E-cigarettes: Cool, Cheap and Less Risky?

Electronic or E-cigarettes mimic normal cigarettes but they deliver nicotine through a vapour. The vapour is produced by battery-powered heating of a solution of chemicals containing nicotine and propylene-glycol. Inhaling the vapour from an e-cigarette is called vaping. There is no tobacco, no combustion and no smoke. For these reasons, vaping is often viewed as a ‘cool’, cheap and less risky alternative to conventional cigarettes.

E-cigarettes fall into three basic types: (1) “Cigalikes” that resemble tobacco cigarettes, disposable or with pre-filled cartridges; (2) Cylindical “tanks,” designed to be refilled with liquid; (3) Larger, rectangular tanks with a large capacity for fluid. Many of the most widely sold brands of cigalikes are now owned by the tobacco industry. Hardly a coincidence!

The full technical term for devices that deliver nicotine is electronic nicotine delivery systems (ENDS). Here I use the term ‘e-cigarette’ or ‘e-cig’.

Intense competition between hundreds of suppliers has created a diverse range of brands, strengths and flavours. Many of the flavours are designed to have special appeal to children and teenagers. They are also technologically quite ‘whizzy’. There are e-cigarettes with Bluetooth compatible with androids, iOS devices or tablets that allow the user to make calls or listen to music while vaping. E-cigarettes can even give vapers statistics about their consumption via a mobile app.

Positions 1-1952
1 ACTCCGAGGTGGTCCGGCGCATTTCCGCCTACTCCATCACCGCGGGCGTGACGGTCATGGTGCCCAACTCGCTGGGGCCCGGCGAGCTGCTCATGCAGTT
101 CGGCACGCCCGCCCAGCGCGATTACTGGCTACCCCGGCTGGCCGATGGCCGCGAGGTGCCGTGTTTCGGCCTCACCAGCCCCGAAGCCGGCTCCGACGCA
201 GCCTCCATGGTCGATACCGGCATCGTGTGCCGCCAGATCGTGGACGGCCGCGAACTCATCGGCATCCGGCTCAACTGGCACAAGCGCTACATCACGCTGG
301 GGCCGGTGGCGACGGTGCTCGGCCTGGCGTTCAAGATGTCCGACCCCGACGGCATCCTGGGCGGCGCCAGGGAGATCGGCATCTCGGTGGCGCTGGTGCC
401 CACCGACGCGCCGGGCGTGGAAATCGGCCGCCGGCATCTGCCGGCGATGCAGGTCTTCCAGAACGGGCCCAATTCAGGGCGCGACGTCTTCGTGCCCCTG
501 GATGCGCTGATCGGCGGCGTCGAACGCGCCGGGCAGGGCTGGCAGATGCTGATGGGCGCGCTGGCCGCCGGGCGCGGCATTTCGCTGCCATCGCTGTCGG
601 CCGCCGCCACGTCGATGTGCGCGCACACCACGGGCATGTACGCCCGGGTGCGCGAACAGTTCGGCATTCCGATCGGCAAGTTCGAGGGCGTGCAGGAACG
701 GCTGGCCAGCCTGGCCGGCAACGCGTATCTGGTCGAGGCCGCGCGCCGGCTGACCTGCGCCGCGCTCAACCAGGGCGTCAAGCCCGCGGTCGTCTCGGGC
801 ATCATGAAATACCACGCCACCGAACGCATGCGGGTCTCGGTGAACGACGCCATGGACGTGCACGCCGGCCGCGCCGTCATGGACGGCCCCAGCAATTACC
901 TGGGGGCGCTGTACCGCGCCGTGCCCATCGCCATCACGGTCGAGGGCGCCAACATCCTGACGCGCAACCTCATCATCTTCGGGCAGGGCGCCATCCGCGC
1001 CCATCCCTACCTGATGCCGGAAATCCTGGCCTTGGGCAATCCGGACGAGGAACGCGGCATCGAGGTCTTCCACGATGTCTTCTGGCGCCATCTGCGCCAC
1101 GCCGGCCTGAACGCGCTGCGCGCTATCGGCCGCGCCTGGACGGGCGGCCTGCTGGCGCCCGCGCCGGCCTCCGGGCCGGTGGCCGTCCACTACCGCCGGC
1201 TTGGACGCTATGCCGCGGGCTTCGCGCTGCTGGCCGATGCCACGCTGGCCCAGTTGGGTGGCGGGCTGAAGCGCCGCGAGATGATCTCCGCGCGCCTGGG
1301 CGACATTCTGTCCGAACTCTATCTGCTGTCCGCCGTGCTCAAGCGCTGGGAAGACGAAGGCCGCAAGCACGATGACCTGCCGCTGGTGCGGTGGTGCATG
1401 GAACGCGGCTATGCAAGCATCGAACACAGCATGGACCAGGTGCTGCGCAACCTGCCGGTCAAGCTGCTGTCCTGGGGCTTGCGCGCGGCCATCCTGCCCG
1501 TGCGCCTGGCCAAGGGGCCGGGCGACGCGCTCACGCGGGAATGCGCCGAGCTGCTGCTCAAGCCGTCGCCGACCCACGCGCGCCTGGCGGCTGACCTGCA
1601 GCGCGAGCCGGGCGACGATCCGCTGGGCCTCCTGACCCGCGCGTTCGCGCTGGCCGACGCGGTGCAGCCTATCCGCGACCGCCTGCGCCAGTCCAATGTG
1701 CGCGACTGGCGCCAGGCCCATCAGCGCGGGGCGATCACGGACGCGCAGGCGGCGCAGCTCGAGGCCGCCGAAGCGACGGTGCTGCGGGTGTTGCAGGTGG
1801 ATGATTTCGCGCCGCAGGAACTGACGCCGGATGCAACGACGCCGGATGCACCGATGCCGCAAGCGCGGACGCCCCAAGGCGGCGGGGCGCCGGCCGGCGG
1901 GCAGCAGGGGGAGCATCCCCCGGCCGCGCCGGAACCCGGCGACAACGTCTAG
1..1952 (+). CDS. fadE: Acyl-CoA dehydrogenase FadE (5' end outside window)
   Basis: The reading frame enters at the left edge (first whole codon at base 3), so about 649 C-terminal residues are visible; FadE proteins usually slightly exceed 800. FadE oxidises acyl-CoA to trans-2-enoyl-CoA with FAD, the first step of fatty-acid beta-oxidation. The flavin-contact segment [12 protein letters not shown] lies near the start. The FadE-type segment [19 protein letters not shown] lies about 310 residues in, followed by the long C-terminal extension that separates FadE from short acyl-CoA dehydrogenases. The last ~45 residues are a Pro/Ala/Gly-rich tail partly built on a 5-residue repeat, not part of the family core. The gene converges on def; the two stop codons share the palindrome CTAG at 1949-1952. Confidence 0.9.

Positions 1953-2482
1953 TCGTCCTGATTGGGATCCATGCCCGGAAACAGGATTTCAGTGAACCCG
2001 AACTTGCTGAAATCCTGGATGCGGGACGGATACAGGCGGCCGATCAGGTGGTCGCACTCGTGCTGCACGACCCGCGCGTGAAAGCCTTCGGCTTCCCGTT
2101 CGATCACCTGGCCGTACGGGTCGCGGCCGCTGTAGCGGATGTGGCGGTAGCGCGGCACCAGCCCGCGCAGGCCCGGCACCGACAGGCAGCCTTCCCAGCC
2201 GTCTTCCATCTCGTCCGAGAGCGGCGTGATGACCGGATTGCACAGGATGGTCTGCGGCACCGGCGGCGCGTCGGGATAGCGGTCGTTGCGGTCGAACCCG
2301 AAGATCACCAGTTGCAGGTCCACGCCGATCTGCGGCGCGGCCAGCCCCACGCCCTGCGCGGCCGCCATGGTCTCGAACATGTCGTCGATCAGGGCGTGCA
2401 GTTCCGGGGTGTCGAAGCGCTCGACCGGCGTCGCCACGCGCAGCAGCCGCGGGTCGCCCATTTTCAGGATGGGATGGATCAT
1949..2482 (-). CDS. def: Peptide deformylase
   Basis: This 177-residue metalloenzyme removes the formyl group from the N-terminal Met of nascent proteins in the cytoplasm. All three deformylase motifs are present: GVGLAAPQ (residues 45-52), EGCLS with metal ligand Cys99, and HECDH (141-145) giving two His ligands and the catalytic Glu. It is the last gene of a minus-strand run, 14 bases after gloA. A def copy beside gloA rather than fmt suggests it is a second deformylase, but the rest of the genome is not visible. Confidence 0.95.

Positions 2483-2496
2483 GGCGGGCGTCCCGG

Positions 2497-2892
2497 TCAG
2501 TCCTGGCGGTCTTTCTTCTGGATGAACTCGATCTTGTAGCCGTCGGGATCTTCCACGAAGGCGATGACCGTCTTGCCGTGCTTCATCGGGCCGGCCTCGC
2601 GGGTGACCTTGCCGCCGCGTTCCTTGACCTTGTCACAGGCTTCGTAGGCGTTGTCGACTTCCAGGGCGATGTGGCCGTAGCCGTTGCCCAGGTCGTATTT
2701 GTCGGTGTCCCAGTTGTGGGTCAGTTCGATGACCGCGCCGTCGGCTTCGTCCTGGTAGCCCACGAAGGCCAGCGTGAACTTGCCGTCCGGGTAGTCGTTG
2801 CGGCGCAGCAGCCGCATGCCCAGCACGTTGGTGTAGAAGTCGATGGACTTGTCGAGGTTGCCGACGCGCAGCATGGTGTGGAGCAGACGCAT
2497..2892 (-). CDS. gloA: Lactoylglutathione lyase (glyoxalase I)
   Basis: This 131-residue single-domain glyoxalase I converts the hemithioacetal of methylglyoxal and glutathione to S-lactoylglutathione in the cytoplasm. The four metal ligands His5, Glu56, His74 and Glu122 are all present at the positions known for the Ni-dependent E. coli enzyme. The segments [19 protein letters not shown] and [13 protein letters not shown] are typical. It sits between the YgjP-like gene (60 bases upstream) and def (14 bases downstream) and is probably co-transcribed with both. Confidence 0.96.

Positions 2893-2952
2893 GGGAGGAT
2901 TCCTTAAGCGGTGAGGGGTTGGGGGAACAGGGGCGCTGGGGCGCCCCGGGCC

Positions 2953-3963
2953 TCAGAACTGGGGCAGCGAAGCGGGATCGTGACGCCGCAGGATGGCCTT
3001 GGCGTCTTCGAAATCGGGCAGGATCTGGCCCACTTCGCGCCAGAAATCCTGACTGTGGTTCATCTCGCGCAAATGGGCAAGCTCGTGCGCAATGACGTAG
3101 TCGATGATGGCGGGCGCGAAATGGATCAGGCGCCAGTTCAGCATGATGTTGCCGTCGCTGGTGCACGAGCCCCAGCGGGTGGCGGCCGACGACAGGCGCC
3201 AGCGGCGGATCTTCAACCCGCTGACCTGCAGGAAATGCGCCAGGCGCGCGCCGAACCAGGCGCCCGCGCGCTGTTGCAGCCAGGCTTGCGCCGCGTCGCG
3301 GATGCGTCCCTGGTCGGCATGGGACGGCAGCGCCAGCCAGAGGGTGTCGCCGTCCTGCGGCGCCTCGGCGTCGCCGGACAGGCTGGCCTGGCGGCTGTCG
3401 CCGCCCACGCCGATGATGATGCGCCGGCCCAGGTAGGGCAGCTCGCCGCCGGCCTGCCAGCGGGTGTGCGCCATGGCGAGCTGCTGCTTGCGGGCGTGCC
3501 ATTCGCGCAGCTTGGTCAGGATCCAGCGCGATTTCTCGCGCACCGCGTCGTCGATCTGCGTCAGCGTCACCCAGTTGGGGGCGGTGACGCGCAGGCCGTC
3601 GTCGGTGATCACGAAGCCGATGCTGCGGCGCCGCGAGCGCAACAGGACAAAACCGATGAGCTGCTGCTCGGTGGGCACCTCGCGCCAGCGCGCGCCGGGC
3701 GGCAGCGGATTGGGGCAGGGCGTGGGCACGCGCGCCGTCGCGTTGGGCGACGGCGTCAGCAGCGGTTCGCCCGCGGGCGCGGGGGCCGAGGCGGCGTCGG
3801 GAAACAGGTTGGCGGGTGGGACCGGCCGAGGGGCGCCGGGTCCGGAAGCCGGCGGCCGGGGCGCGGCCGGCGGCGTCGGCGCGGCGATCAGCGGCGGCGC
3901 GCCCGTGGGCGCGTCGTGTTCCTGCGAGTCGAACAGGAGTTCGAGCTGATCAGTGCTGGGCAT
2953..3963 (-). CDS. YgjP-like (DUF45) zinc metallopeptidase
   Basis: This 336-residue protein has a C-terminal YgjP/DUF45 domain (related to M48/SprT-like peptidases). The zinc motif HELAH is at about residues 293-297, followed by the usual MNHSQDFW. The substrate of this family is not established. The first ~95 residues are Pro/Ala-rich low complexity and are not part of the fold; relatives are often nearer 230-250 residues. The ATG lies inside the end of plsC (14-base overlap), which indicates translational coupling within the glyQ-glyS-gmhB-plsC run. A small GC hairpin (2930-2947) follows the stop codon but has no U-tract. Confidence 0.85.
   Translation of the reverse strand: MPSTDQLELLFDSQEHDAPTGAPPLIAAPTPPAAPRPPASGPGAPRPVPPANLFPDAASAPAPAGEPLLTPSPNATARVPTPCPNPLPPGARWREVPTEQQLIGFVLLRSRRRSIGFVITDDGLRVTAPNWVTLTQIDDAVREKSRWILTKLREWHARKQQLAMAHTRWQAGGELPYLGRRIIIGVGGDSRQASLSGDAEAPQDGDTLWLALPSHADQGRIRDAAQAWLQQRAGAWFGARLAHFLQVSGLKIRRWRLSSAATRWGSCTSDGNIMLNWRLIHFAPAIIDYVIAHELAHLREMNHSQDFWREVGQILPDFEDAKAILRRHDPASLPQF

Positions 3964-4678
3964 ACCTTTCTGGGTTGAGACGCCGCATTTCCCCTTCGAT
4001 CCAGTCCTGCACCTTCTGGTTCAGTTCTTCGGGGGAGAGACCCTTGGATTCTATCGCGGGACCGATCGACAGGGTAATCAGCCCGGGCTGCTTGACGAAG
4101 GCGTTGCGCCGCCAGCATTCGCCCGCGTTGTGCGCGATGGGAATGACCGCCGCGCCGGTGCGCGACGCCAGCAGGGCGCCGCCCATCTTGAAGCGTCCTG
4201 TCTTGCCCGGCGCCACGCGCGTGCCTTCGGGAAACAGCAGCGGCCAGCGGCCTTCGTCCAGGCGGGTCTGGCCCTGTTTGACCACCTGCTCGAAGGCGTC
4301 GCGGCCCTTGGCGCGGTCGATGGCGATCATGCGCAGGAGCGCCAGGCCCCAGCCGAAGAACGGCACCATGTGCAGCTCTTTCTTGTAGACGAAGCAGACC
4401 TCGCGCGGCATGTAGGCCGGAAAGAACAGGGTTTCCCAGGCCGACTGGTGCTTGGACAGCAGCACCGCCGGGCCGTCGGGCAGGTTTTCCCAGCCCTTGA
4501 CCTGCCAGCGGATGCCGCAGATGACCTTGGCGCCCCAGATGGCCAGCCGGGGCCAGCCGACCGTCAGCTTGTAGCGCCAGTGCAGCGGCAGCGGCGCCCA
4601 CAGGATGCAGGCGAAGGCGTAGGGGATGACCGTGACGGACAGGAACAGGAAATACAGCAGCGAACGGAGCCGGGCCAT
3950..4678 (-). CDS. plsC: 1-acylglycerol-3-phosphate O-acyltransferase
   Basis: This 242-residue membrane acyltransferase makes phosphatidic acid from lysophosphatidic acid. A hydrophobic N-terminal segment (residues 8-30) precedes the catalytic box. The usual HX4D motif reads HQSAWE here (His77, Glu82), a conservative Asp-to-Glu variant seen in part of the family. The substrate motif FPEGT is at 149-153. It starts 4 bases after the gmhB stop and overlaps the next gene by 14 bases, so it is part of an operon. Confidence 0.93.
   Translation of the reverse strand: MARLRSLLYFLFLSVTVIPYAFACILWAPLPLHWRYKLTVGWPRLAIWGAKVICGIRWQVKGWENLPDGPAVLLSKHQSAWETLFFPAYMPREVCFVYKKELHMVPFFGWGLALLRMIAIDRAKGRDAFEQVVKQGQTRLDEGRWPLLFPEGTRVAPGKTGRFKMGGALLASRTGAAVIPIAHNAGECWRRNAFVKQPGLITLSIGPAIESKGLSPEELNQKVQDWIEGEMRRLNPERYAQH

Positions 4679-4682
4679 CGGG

The accepted wisdom is that vaping should be less harmful than smoking. This is because it delivers nicotine without the thousands of toxicants in tobacco smoke. E-cigarettes do not contain carbon monoxide (CO) or many of the other harmful chemicals found in conventional cigarettes. However, because the e-cigarette mimics the tobacco cigarette in the mechanics of inhaled delivery of nicotine, it can substitute both for the pharmacologic (nicotine ‘rush’) and the behavioural (touch and feel) components of cigarette smoking.

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E-cigarettes create the ‘illusion’ of smoking but without any actual smoke. Is this ingenious or dangerous? We can determine now on the basis of current knowledge that e-cigarettes are unsafe. There is already sufficient evidence that nicotine is a lethal poison and that e-cigarettes are unsafe. Only those with a commercial interest in increasing e-cigarette sales would wish to argue otherwise. As stated by The International Programme on Chemical Safety (IPCS): “Nicotine is one of the most toxic of all poisons and has a rapid onset of action.” There are many different avenues of harm that stem from the e-cigarette.